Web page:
Just because it's Frank Valeriote's last week on the job, doesn't mean he's going to leave without one last accomplishment. Today, on Valeriote's last day on Parliament Hill, a private members bill he shepherded though the Commons received Royal Assent, and it will be to grieving Canadian families who will reap the benefit of Valeriote's last act as a legislator.
The legislation in question, Bill C-247, is "An Act to expand the mandate of Service Canada in respect of the death of a Canadian citizen or Canadian resident, calls on the Minister of Employment and Social Development to establish Service Canada as the single point of contact with the Government of Canada for reporting the death of a Canadian citizen or resident," according to a press release from Valeriote's office.
"While it is with a heavy heart that I leave the House of Commons for the last time today, I’m filled with pride having piloted the passage of a piece of legislation that I can point to that demonstrates what we have accomplished here as a Parliament for the betterment of all Canadian in Bill C-247," said Valeriote in a press release.
What that means is that Canadians will only have to deal with Service Canada when a loved one dies rather than engage with the various government offices they would normally have to notify in order to handle the departed's estate. On the one hand it gives the bereaved a break from the bureaucracy during a difficult time, and on the other it saves the government paper work and money by not having staff across several offices dealing with the same matter. In fact, if it weren't for the death of loved one, you'd call this a win-win.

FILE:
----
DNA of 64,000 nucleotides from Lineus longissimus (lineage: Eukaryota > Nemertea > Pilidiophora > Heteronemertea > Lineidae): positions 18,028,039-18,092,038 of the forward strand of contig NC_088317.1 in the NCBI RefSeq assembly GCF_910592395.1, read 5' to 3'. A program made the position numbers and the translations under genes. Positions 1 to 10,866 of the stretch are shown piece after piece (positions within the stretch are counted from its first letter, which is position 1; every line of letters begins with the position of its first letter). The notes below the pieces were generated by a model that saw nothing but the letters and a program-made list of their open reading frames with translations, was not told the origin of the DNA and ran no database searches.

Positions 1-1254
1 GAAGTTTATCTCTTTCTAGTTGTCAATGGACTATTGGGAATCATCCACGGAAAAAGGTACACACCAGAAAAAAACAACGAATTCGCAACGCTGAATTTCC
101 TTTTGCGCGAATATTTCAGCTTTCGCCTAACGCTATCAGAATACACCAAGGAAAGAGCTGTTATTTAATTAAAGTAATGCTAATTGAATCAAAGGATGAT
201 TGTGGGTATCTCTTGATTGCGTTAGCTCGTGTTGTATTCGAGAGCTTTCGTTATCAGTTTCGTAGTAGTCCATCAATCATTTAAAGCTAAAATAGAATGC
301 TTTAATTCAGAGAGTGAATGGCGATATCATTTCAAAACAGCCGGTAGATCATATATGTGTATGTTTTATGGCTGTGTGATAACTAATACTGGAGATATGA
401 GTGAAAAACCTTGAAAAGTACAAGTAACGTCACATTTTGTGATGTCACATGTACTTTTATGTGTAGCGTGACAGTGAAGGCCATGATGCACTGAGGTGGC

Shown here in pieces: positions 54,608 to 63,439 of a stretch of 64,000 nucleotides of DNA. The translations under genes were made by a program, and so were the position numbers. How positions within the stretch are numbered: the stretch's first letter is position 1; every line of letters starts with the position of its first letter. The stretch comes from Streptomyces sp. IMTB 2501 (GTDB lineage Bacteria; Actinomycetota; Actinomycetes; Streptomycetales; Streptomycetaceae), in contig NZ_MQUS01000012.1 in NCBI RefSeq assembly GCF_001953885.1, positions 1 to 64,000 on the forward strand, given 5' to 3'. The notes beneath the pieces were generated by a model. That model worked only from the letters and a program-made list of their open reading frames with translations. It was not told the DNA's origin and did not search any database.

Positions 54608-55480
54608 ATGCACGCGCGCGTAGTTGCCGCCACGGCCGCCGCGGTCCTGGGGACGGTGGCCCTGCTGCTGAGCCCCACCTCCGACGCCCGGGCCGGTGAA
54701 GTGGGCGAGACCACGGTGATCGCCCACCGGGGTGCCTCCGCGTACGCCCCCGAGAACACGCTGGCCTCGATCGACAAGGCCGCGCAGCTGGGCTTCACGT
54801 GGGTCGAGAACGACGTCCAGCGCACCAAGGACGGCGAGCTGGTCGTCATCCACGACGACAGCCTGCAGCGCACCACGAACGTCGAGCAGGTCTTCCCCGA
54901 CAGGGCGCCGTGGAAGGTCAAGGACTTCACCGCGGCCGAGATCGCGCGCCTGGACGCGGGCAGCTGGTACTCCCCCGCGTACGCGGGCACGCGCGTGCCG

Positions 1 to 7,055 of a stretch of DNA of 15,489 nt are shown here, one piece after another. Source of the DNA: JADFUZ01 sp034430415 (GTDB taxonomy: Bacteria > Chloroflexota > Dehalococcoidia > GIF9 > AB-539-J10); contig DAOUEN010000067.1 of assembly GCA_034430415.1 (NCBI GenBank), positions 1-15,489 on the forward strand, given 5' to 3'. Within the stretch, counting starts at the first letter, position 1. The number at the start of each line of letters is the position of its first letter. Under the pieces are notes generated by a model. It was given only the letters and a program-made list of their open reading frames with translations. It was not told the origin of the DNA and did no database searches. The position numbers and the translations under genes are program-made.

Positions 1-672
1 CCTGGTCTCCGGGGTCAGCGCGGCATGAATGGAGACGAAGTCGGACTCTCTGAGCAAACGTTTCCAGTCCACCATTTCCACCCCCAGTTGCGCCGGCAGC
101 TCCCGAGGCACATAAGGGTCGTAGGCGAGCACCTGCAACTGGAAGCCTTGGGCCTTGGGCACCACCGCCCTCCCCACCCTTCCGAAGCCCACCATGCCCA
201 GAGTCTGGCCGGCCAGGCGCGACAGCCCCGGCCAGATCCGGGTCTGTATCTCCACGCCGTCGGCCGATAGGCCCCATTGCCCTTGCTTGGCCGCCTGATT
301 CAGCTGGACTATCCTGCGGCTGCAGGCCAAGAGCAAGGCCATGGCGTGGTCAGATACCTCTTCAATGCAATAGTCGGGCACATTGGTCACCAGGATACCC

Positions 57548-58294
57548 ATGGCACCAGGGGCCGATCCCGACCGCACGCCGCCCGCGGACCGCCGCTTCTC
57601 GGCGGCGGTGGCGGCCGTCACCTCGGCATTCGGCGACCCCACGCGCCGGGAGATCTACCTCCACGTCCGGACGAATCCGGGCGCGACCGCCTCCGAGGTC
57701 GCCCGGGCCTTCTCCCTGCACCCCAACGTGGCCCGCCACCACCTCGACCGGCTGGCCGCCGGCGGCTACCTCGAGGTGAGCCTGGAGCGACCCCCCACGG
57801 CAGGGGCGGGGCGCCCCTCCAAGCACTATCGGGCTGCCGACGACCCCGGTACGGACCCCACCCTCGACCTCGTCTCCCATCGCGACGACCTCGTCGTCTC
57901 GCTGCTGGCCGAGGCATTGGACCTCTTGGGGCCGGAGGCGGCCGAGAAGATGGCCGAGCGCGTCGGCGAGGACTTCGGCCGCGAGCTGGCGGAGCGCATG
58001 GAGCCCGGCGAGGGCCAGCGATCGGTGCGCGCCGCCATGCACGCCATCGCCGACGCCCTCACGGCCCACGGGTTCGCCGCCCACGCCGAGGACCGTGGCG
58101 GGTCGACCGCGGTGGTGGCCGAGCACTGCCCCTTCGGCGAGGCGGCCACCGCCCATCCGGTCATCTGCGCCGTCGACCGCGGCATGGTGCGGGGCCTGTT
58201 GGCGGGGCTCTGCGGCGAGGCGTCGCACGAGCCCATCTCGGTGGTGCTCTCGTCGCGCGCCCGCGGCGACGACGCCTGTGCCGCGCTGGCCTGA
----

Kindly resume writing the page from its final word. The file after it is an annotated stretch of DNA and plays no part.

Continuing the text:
"Where we can, we must provide relief and facilitate easier interactions with the federal government, especially during difficult times," Valeriote explained. "As parliamentarians and public servants, it is paramount that we find ways to ease the burdens of our constituents and all Canadians. Among the most difficult experiences we might face is the loss of a loved one."
Valeriote thanked Hospice Palliative Care Ontario, Bereavement Ontario Network, the Canadian Association of Retired Persons and the Funeral Service Association of Canada for their support in getting Bill C-247 passed. Elder care and end of life planning were amongst Valeriote's legislative priorities during his tenure in the House of Commons, so this was a nice going away present for him.
The House will return on September 21, but it's widely suspected that Prime Minister Stephen Harper will ask the Governor General to drop the writ before that.